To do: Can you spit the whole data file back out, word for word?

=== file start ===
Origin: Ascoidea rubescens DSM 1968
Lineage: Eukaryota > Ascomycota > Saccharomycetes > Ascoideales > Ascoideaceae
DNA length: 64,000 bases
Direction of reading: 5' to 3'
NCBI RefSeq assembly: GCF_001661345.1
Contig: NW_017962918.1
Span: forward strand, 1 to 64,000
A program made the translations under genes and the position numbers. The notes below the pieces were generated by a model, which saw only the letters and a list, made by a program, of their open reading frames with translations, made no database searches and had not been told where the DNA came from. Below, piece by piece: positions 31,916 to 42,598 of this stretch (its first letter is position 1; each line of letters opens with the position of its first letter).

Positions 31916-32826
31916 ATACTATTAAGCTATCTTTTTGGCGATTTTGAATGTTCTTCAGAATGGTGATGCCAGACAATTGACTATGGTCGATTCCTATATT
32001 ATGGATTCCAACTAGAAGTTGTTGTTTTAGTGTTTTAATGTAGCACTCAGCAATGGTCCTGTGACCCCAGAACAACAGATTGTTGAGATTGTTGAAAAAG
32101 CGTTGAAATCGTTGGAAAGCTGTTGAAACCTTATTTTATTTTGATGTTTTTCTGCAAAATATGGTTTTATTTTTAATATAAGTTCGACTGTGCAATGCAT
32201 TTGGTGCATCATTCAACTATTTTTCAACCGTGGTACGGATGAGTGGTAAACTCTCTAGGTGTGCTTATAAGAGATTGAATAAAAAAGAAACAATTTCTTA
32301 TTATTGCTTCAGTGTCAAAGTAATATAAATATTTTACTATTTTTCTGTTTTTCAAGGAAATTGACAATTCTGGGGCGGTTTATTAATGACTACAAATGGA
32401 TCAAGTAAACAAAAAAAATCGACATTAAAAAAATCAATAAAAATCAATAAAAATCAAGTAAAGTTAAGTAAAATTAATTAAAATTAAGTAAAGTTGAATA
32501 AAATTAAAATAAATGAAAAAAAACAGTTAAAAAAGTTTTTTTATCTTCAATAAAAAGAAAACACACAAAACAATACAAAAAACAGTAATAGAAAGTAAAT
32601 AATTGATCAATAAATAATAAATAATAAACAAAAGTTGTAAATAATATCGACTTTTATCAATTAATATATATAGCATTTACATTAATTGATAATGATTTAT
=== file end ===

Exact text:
Origin: Ascoidea rubescens DSM 1968
Lineage: Eukaryota > Ascomycota > Saccharomycetes > Ascoideales > Ascoideaceae
DNA length: 64,000 bases
Direction of reading: 5' to 3'
NCBI RefSeq assembly: GCF_001661345.1
Contig: NW_017962918.1
Span: forward strand, 1 to 64,000
A program made the translations under genes and the position numbers. The notes below the pieces were generated by a model, which saw only the letters and a list, made by a program, of their open reading frames with translations, made no database searches and had not been told where the DNA came from. Below, piece by piece: positions 31,916 to 42,598 of this stretch (its first letter is position 1; each line of letters opens with the position of its first letter).

Positions 31916-32826
31916 ATACTATTAAGCTATCTTTTTGGCGATTTTGAATGTTCTTCAGAATGGTGATGCCAGACAATTGACTATGGTCGATTCCTATATT
32001 ATGGATTCCAACTAGAAGTTGTTGTTTTAGTGTTTTAATGTAGCACTCAGCAATGGTCCTGTGACCCCAGAACAACAGATTGTTGAGATTGTTGAAAAAG
32101 CGTTGAAATCGTTGGAAAGCTGTTGAAACCTTATTTTATTTTGATGTTTTTCTGCAAAATATGGTTTTATTTTTAATATAAGTTCGACTGTGCAATGCAT
32201 TTGGTGCATCATTCAACTATTTTTCAACCGTGGTACGGATGAGTGGTAAACTCTCTAGGTGTGCTTATAAGAGATTGAATAAAAAAGAAACAATTTCTTA
32301 TTATTGCTTCAGTGTCAAAGTAATATAAATATTTTACTATTTTTCTGTTTTTCAAGGAAATTGACAATTCTGGGGCGGTTTATTAATGACTACAAATGGA
32401 TCAAGTAAACAAAAAAAATCGACATTAAAAAAATCAATAAAAATCAATAAAAATCAAGTAAAGTTAAGTAAAATTAATTAAAATTAAGTAAAGTTGAATA
32501 AAATTAAAATAAATGAAAAAAAACAGTTAAAAAAGTTTTTTTATCTTCAATAAAAAGAAAACACACAAAACAATACAAAAAACAGTAATAGAAAGTAAAT
32601 AATTGATCAATAAATAATAAATAATAAACAAAAGTTGTAAATAATATCGACTTTTATCAATTAATATATATAGCATTTACATTAATTGATAATGATTTAT